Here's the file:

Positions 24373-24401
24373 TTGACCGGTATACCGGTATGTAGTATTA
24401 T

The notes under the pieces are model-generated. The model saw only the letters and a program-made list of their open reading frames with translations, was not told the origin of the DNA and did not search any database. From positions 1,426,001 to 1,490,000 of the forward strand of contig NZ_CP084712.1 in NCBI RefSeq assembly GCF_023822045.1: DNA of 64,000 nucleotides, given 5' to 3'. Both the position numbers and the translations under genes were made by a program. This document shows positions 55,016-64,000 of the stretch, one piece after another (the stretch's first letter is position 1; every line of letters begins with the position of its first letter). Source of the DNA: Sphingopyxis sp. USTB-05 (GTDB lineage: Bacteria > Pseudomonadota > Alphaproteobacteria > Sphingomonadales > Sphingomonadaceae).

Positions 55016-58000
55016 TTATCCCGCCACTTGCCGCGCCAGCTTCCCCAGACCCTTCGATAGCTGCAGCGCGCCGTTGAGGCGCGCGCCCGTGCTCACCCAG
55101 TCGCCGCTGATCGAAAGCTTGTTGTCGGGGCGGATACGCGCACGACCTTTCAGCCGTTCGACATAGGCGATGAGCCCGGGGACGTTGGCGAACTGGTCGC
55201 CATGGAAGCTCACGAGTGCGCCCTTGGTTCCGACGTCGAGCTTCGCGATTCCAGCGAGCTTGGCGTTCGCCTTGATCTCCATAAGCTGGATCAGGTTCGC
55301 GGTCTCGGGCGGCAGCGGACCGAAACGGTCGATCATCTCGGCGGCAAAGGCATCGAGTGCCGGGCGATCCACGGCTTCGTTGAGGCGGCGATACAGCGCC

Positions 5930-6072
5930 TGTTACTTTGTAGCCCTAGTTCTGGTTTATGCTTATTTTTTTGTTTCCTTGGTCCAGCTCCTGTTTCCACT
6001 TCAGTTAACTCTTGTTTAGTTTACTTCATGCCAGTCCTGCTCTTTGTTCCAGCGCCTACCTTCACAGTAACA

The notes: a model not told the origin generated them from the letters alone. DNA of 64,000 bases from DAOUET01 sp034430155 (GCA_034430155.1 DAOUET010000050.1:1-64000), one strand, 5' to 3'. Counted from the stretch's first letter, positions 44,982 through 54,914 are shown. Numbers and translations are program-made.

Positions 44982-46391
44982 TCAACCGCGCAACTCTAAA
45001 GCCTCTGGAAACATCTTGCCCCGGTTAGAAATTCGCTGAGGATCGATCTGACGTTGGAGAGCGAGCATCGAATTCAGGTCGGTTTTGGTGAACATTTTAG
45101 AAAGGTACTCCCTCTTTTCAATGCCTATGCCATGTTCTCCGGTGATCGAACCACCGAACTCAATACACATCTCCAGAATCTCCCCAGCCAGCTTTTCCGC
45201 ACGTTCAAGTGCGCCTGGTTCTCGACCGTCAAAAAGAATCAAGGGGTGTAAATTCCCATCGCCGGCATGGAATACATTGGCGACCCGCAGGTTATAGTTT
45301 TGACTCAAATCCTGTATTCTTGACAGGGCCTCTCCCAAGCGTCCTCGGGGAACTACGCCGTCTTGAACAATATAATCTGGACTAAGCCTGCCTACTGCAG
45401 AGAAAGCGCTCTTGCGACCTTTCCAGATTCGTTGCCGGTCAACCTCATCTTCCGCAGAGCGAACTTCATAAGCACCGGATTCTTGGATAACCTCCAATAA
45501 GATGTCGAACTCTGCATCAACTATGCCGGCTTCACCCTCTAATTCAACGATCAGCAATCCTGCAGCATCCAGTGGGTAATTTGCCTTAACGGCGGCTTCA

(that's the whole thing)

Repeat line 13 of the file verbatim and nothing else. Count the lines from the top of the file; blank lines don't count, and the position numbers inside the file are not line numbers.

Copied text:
The notes: a model not told the origin generated them from the letters alone. DNA of 64,000 bases from DAOUET01 sp034430155 (GCA_034430155.1 DAOUET010000050.1:1-64000), one strand, 5' to 3'. Counted from the stretch's first letter, positions 44,982 through 54,914 are shown. Numbers and translations are program-made.